something like an automobile engine does work. To be specific, power is
defined as the work done divided by the time that
it took to do that work. We already said that
both weightlifters are doing 1,960 joules of work. The weightlifter on the
right takes 1 second to lift his weights, and
the weightlifter on the left takes 3 seconds to
lift his weights. If we plug those times into
the definition of power, we'll find that the power
output of the weightlifter on the right during his lift
is 1,960 joules per second. And the power output
of the weightlifter on the left during his lift
is 653 joules per second. A joule per second
is named a watt, after the Scottish
engineer James Watt. And the watt is abbreviated
with a capital W. All right, let's look
at another example. Let's say a 1,000 kilogram
car starts from rest and takes 2 seconds to reach a
speed of 5 meters per second. We can find the power
output by the engine by taking the work
done on the car divided by the time it took
to do that work. To find the work
done on the car, we just need to figure
out how much energy was given to the car. In this case, the car
was given kinetic energy and it took two seconds to
give it that kinetic energy. If we plug in the values
for the mass and the speed, we find the engine had a
power output of 6,250 watts. We should be clear that what
we've really been finding here is the average power
output because we've been looking at the total
work done over a given time interval. If we were to look at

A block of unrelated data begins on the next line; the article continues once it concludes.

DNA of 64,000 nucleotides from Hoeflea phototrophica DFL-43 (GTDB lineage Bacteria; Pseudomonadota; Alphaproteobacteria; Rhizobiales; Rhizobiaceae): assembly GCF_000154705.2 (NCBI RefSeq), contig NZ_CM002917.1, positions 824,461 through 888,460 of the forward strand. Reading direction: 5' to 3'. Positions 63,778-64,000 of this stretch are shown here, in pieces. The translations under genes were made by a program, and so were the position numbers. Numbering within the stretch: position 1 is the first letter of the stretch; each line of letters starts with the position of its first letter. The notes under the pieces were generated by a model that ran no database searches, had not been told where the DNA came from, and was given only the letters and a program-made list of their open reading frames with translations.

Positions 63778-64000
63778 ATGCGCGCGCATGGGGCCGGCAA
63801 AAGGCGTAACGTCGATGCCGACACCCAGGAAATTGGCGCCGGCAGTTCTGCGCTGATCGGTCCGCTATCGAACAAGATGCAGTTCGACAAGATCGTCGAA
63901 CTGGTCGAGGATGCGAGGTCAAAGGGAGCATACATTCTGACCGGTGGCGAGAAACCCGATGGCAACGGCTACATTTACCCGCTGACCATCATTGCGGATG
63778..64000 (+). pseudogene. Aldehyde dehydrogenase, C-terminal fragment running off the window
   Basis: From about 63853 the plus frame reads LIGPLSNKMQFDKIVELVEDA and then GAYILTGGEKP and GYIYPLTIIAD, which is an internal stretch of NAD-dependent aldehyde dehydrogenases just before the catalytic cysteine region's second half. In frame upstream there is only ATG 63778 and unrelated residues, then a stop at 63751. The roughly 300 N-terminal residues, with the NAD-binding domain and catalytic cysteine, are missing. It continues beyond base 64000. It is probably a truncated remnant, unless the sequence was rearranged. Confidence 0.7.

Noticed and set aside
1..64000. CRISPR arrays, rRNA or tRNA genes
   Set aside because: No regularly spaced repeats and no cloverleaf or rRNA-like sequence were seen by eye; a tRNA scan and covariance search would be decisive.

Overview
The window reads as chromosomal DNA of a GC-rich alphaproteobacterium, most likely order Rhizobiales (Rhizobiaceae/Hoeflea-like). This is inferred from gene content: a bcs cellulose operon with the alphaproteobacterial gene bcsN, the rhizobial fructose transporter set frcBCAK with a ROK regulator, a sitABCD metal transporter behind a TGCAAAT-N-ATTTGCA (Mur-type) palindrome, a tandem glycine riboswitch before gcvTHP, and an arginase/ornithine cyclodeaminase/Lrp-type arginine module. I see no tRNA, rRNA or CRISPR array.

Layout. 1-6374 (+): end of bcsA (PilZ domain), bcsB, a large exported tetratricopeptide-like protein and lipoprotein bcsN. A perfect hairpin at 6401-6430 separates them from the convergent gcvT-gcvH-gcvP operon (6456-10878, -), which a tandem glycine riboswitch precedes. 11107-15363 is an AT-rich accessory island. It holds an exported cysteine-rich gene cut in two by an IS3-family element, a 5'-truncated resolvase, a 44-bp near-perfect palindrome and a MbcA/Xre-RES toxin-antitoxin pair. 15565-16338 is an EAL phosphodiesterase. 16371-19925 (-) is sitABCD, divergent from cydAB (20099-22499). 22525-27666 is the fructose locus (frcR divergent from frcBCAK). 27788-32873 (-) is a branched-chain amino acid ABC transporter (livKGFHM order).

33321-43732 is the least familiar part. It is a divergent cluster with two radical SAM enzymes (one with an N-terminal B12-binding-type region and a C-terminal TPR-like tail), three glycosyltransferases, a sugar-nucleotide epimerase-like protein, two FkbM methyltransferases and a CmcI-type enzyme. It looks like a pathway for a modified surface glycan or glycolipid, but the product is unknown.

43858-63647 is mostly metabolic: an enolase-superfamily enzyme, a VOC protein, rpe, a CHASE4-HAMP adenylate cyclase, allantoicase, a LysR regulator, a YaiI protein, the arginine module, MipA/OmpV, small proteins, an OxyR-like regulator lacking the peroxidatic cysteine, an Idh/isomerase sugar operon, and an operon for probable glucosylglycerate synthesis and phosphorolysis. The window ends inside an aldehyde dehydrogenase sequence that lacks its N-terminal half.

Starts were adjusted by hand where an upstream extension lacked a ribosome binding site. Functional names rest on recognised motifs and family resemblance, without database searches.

the time intervals that got smaller and smaller, we'd
be getting closer and closer to the power output
at a given moment. And if we were to make our time
interval infinitesimally small, we'd be finding the power
output at that particular point in time. We call this the
instantaneous power. Dealing with
infinitesimals typically requires the use of
calculus, but there are ways of finding
the instantaneous power without having to use calculus. For instance, let's
say you were looking at a car whose
instantaneous power output was 6,250 watts at
every given moment. Since the instantaneous
power never changes, the average power just equals
the instantaneous power, which equals 6,250 watts. In other words, the average
power over any time interval is going to equal the
instantaneous power at any moment. And that means work
per time gives you both the average power and
the instantaneous power in this case. Let's say you weren't so lucky,
and the instantaneous power was changing as
the car progressed. Then, how would you find
the instantaneous power? Well, we know that power
is just the work per time. So something we
can try is to plug in the formula for work, which
looks like FD cosine theta, and then divide by the time. Something that you might
notice is that now we have distance per
time in this formula. So let's isolate the
distance per time. Distance per time
is just the speed. So I can replace d over
t with v in this formula. And if you plug in the
instantaneous speed of the car at a given moment
in time, you'll be finding the
instantaneous power output by the force on the car at
that particular moment in time. So to find the instantaneous
power output by a force, plug in the force on the object
at a particular moment in time, multiply by the
speed of the object at that same moment in time,
then multiply by cosine theta. But be careful here. Theta isn't any old angle. It's the angle between
the force on the object and the velocity of the object. But in many cases, the force
is in the same direction as the velocity, which means
the angle between the force and the velocity is zero. And since cosine of 0
is 1, you don't really need the cosine in
the formula at all. And you find that the
instantaneous power is just the force times the speed. All right. So what does power mean? Power is the rate at
which work is done. What does average power mean? Average power is the work done
divided by the time interval that it took to do that work. What does the
instantaneous power mean? Instantaneous power
is the power output of a force at a
particular moment in time.